Please meet Jim Park. One thing I really love about experiencing a painting in person is that play between viewing a piece up close and then far away. With a close, intimate look, you enter an abstracted world of colours and shapes, you can see the textures made with thick viscous paint or soft brush strokes. Stepping back, a different world is revealed. Those same shapes transform themselves into a rugged mountainside, or a tangled stand of trees. Jim Park's paintings take you on a journey through the landscapes of BC and Alberta and his use of colour, his obvious skill with the paintbrush and his focus on the beauty of the natural world all culminate in some amazing work.
Q+A with JIM PARK
Studio Visit: February 10th, 2016
Introduce yourself. How would you describe yourself as a maker/creative? How do you spend your days?
My name is Jim Park, I am a Vancouver based artist. I am a representational painter whose subjects range from local seascapes to mountainous landscapes of BC and Alberta. I try to make a work of art sensitive to the local culture and highlight the uniqueness of the geographic features. I'm particularly inspired by the effects of the natural light on forms, colours and pattern.
Briefly describe your journey. Were there some pivotal things that helped propel you to where you are now? (Perhaps there were some struggles that you see, in hindsight, helped you get to where you are now?
I grew up in a small city in South Korea called Pohang, and I moved to Canada when I was 13. My dad was a metallurgical engineer, and my mom was a piano teacher. I feel I was pretty fortunate from the beginning. For starters, my parents were incredibly supportive of my decision to become an artist early on. When I was attending high school in Abbotsford, I really liked the idea of becoming an artist, and art was always the class I enjoyed the most. I liked the drawing assignments, and I liked making things out of raw materials, but still I wondered if I was good enough to become a painter. When I went to Emily Carr Institute of Art and Design, I found myself in a world of painting and painters, and it was then that I realized this is the kind of world I wanted to be in. I’d rather do that than animation, graphic design, or Interactive media.
The natural world seems to be a muse for your work. Do you often find yourself adventuring outdoors to gain inspiration for the next piece?
I do enjoy exploring nature and will not shy away from a physical challenge, but I refrain from going too far into the wilderness, or trekking some exotic land to get into a survival situation or anything like that. Every time I am out in nature, I would take hundreds of photographs and bring back the experience with me. Around every month or two, I would have a look over two or three batches of printed photos and start working on small study paintings. Out of the bunch, I would then select two or three images which I feel are strong enough to be made into larger paintings.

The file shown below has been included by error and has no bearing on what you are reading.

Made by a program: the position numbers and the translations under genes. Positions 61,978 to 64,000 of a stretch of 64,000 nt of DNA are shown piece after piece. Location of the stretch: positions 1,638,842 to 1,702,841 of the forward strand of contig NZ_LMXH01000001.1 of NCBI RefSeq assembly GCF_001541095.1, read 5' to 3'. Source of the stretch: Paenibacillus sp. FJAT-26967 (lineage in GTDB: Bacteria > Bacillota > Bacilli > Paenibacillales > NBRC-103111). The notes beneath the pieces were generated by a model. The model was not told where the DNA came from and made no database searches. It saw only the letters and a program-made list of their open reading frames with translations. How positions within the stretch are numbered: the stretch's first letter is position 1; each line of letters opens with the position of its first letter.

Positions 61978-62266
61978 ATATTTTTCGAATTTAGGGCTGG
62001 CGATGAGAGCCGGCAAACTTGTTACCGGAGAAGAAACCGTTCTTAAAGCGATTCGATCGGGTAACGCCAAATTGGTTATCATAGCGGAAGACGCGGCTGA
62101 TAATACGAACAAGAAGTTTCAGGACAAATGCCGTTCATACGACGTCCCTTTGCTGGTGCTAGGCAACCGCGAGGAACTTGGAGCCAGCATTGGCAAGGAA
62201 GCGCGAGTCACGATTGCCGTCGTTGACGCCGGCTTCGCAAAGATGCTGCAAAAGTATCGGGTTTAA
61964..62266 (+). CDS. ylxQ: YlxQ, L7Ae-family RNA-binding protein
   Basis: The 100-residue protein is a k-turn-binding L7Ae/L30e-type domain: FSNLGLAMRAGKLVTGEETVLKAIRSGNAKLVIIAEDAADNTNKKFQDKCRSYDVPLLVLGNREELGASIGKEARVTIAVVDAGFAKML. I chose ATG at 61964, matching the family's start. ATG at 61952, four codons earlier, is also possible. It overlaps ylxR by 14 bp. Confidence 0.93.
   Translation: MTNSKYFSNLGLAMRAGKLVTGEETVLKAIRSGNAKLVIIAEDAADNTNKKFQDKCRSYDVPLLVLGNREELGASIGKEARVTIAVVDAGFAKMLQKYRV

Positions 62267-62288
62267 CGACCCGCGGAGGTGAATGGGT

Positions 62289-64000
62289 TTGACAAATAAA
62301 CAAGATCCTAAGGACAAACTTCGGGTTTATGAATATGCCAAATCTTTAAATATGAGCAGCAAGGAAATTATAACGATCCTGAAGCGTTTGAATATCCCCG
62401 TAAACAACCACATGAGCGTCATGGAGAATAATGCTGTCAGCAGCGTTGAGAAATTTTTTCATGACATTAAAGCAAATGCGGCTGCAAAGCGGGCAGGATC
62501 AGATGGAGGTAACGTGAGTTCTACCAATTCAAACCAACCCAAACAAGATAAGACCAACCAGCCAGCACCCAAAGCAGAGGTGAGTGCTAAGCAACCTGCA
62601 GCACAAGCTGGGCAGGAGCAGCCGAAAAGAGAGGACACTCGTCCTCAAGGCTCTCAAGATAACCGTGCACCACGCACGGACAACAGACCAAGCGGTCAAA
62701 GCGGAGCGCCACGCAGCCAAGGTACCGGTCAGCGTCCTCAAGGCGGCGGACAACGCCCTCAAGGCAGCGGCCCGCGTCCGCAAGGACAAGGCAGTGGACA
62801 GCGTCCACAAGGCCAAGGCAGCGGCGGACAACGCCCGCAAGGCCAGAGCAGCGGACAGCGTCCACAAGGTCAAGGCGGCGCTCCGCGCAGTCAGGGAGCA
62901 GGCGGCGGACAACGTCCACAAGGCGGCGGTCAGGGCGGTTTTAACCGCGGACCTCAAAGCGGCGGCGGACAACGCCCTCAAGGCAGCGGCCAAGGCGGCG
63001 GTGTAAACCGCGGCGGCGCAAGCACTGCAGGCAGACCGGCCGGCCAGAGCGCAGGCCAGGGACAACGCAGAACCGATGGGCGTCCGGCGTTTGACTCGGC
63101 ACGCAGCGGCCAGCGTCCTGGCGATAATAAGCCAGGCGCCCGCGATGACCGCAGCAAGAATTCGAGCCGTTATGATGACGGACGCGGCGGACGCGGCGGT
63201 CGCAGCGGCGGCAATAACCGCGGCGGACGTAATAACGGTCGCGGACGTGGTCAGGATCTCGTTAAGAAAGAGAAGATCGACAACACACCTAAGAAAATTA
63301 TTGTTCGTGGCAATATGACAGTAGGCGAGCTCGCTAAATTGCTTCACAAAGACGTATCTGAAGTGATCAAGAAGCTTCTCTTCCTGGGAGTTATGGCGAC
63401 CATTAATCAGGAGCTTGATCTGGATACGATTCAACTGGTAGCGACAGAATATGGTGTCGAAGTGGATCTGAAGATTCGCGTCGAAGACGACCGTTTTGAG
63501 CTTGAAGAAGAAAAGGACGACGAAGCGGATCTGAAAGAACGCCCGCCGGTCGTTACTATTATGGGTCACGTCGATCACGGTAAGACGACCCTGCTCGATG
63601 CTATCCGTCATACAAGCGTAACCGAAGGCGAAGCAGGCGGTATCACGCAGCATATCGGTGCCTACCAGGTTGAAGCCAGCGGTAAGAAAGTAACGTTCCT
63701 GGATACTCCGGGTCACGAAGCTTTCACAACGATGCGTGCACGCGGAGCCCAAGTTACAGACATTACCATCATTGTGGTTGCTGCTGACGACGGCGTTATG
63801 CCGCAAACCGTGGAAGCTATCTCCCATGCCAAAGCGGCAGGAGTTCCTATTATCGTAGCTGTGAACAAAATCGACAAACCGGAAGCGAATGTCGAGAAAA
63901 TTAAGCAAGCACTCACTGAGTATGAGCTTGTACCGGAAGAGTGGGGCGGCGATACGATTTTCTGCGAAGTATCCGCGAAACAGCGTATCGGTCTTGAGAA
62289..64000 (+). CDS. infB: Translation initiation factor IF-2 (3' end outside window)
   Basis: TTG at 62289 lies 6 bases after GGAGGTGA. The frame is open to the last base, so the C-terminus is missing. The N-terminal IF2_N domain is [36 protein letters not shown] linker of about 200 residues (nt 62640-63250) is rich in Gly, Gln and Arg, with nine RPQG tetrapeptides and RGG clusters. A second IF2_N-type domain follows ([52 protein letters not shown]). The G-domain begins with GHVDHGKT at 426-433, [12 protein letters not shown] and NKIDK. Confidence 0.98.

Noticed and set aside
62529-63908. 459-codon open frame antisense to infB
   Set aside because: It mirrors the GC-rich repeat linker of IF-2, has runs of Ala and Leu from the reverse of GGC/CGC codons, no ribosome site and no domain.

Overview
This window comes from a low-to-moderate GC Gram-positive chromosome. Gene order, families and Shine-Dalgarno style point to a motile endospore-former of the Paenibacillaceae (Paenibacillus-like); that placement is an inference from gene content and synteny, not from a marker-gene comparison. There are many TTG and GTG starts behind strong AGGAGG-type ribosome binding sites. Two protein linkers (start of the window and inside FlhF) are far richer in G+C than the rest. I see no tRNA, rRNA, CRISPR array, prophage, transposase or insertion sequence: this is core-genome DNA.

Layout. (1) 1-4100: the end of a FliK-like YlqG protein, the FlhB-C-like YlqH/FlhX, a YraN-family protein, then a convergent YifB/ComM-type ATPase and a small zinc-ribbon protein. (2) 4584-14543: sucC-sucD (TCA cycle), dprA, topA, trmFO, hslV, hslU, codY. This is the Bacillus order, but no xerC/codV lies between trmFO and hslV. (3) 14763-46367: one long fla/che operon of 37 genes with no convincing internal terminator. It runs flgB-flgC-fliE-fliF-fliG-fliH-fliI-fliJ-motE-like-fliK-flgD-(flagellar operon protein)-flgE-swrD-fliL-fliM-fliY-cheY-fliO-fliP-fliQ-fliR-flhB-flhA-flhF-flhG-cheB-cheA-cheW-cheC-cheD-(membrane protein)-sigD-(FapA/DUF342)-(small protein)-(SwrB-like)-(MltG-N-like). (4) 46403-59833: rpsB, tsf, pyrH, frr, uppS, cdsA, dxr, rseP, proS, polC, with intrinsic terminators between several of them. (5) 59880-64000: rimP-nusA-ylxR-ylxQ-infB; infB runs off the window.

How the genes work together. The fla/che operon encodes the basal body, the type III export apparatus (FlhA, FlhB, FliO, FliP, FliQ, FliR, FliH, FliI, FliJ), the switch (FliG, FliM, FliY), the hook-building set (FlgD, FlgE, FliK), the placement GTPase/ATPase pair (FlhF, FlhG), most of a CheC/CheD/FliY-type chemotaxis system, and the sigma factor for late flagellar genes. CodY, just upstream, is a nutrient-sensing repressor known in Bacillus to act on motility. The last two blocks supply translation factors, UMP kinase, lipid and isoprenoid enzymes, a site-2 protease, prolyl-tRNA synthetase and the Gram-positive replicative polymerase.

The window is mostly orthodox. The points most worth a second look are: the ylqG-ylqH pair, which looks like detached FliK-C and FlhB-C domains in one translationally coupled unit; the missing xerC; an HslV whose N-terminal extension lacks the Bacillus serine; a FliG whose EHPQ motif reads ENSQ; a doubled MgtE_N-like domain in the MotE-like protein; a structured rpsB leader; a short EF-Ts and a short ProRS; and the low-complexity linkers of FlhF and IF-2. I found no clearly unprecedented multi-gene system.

Do you have any rituals or a routine that helps ground you & primes your creative mind?
I have a certain peaceful and quiet daily routine of coffee and reading, walking, napping and then work.
I try to prevent myself from the outside world the hours I paint, and try not to let anything in that could throw my concentration off.
Fear and uncertainty seem to be an innate part of the creative process. How do you confront your fears, instead of letting them stop you?
Last few years, I've been trying to develop a way of mark making more accidental, swift and fluid. I try to approach each painting without any set of formula and make an effort to simplify the process. I find some paintings come together almost instantly and few others can present an incredible battle. This explains the reason why some pieces become heavily layered and show more texture than others. Incidentally, some of my works are characterized as thick paintings. However, my goal is to resolve each painting with a minimum surface treatment.
I’m a sucker for good quotes. Do you have a favourite you’d like to share?
What kinds of activities/interests do you have outside of your actual art practice, that you feel informs or inspires your work? (or maybe just contributes to a richer life)
I go to a lot of concerts and music festivals. As a music lover, I have very eclectic music tastes listening to a variety from classical/opera and jazz, to electronic and general rock. At studio, I listen to a lot of blues, jazz, folk, acoustic rock, indie and classical music.